Online social groups help Savannah stay connected to her peers. Photo by Sigmund on Unsplash

Do you like the online format of the Popular Fiction MFA program?

“I do!” Savannah says. One of her favorite aspects of the online, asynchronous format is the workshops. “Instead of having limited class time to workshop someone’s piece, you get the whole week to think about the piece and provide thoughtful feedback.” By having workshops via discussion boards, Savannah says that she receives more in-depth feedback from her classmates, which she appreciates. 

What’s next for you?

Savannah has multiple plans for after she graduates in December of 2024. In terms of writing, she hopes to continue publishing her work and giving back with the proceeds. Savannah has already published one poetry collection, Began with a Rose, and donates some of the sales profits to mental health organizations. Savannah shares, “The reason I titled my book this was in honor of the people online who supported my writing by commenting red roses everywhere.” She hopes to continue giving back with her first novel.

In addition to writing, Savannah hopes to teach at the college level. She currently teaches middle and high school students in a specialized school, and Savannah would like to continue teaching.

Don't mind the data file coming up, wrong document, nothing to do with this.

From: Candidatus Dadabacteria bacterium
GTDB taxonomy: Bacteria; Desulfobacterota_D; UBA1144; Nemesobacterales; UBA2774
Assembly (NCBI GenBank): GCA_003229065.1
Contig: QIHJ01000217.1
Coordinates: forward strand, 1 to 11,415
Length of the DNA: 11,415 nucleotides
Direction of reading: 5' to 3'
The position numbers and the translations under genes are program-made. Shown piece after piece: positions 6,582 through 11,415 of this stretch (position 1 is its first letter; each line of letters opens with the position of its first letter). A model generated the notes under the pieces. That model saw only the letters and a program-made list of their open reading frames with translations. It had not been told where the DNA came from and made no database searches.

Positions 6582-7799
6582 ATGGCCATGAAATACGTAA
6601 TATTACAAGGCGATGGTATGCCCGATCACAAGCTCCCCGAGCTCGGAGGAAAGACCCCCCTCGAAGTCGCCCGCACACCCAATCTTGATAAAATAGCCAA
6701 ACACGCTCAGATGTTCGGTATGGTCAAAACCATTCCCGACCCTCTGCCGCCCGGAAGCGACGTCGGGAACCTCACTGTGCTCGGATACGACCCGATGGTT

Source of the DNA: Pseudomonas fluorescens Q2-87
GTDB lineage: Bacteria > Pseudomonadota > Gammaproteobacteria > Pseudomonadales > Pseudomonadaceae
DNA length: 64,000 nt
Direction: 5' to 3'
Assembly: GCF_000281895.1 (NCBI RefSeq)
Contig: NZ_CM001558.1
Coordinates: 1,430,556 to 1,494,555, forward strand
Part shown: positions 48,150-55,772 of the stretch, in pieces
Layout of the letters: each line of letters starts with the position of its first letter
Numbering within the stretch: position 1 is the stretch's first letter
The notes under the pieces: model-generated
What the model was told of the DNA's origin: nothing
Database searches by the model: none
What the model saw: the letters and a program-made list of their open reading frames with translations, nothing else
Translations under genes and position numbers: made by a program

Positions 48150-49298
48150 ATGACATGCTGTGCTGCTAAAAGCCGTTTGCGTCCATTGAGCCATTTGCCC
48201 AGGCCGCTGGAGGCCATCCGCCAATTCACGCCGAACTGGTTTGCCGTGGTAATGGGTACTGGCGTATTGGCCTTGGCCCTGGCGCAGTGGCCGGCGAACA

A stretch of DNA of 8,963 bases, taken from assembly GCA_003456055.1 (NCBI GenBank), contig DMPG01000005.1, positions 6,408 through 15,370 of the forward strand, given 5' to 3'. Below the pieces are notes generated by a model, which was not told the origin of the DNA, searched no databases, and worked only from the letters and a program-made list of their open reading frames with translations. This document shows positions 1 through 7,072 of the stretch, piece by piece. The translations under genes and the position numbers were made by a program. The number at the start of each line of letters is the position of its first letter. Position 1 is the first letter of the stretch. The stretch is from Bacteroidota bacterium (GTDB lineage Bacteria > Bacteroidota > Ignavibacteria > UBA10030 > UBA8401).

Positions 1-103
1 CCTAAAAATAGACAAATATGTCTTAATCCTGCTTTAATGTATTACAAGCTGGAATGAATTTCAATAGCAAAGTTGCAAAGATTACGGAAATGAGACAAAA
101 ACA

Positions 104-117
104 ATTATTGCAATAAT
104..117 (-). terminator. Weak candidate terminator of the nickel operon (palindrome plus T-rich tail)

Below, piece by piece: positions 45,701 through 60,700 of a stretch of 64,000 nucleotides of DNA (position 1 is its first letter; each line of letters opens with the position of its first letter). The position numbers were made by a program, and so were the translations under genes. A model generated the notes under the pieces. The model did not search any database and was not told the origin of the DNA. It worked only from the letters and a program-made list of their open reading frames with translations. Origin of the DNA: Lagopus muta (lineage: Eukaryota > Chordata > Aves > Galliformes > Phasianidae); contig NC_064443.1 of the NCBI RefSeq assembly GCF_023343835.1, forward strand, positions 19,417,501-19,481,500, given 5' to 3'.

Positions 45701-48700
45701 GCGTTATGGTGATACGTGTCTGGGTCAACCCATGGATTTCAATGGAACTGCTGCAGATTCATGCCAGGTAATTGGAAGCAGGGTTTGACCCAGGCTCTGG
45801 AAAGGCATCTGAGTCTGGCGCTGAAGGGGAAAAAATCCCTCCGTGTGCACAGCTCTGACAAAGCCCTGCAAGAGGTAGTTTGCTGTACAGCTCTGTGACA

Long-term, she would also love to get her PhD in clinical psychology so that she can work as a therapist. Savannah plans to work part or full-time as a therapist and continue writing on the side.

How can people keep up with you and your work?

To read more of Savannah’s work, be sure to follow her on Instagram and check out her website, where you can buy her poetry collection, art, and merch. 

If the Popular Fiction MFA program had a trope, what would it be?

“I think we would be the Training Sequence trope,” Savannah says. In this story type, a reluctant hero learns an important skill and then uses the skill to solve a larger problem. Savannah says that, like in the training sequence trope, popular fiction students learn valuable writing and publishing skills in graduate school. With this professional training, students have the skills they need to publish important stories. 
Hopefully, this spotlight has given you a sense of what it’s like to study in Emerson’s Popular Fiction Writing and Publishing MFA program. For more information about Emerson’s writing programs, check out our Q&A blog or schedule a call with an admissions counselor today.

Follow Olivia Wachtel:

Writing Assistant

Olivia is a second-year student in Emerson's Communication Disorders MS program. Originally from Ohio, she is loving Emerson and city life. When she's not writing for the Grad Life blog, she loves to read, bake, and crochet.